Hi all,

I've been playing with extensions lately and I'm having a rather hard go 
at it.  Things just aren't clicking and my hands are getting sore from 
pounding on my desk.  I was thinking what I really need is someone to 
sit next to me for a bit of pair programming to correct me when I do 
something dumb.

This got me thinking - would this be a neat idea for the Ruby 
conference?  We could have our expert instructor (Guy? Dave? Matz?) lead 
the class.  The class would be grouped into pairs, with one *nix laptop 
per pair.  After some teaching by the instructor, the pairs would then 
start applying their new knowledge.

Now, I've been working on the idea of a "Sys" namespace, with a bunch of 
little unix utilities put under that namespace.  Stuff like "who",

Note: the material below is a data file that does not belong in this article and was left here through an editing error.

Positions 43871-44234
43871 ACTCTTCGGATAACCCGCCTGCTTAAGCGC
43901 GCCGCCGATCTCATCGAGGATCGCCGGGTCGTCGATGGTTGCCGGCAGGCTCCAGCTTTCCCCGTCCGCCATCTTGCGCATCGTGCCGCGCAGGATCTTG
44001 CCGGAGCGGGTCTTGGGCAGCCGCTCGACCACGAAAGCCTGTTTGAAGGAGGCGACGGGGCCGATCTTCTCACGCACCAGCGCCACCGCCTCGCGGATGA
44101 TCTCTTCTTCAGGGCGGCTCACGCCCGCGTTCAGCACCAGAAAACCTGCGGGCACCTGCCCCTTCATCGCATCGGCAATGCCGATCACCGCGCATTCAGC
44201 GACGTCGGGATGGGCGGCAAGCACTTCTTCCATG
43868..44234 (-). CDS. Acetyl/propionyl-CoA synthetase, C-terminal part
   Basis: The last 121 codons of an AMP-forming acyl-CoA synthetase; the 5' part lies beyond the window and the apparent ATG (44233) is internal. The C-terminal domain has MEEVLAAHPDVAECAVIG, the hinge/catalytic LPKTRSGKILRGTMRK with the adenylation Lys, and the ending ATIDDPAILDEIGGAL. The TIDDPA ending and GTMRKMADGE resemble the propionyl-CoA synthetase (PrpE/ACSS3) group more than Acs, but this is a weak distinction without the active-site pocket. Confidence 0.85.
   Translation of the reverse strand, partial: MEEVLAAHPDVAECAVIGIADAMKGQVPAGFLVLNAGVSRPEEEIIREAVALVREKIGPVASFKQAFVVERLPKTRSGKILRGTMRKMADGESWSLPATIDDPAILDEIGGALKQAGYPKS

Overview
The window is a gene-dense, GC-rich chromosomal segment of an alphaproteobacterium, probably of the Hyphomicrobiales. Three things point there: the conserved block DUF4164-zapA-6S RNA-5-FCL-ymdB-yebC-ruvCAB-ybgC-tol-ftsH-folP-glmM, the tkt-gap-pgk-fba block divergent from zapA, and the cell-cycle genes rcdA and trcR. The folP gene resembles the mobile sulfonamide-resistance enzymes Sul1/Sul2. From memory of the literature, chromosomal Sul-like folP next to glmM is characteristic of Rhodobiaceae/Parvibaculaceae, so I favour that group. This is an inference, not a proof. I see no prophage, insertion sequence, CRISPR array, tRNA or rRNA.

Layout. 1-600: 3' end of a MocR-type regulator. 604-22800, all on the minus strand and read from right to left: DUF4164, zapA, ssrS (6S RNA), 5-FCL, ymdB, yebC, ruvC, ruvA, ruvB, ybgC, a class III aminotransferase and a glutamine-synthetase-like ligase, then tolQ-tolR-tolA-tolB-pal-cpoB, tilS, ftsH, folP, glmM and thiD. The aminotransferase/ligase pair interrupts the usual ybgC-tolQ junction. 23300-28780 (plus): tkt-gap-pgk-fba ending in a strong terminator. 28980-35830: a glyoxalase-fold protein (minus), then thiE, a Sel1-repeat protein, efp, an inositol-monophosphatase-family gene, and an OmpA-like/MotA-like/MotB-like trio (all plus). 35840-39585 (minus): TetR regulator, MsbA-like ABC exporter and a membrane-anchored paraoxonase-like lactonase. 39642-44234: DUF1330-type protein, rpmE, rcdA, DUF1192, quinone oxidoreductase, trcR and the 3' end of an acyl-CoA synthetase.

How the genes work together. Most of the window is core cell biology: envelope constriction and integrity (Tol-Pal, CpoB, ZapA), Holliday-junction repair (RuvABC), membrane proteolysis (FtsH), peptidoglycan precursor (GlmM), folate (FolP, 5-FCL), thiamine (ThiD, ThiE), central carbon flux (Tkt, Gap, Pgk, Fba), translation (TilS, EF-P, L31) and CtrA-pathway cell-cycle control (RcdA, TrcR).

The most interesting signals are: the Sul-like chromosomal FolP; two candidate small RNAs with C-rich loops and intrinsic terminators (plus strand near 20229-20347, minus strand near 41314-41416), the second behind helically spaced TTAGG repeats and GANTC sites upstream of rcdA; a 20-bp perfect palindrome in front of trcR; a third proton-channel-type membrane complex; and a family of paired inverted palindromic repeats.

"uname", etc.  We could assign each pair (randomly?) the task of 
starting an extension for that particular utility.  I wouldn't expect 
these modules to be completed.  I think just getting in at one get/set 
method, one iterative method, a constant or two and perhaps a class 
method would be a good start.

Now, it doesn't have to be unix system utilities.  It could be some 
other utility people are really interested in.  We could have everyone 
work on different parts of one big module, for example.  I'm definitely 
unix-centric on this, however, as I haven't a clue how to write 
extensions for Windows (nor do I care to).

The point is that we could teach extensions *and* build working modules 
that would actually be useful once completed (hopefully) at the same time.

I think this would probably be a two block session (80 minutes - 40 for 
the initial instruction/introduction to C extensions and another 40 for 
the paired programming).

Just a thought.  Opinions?

Regards,

Daniel Berger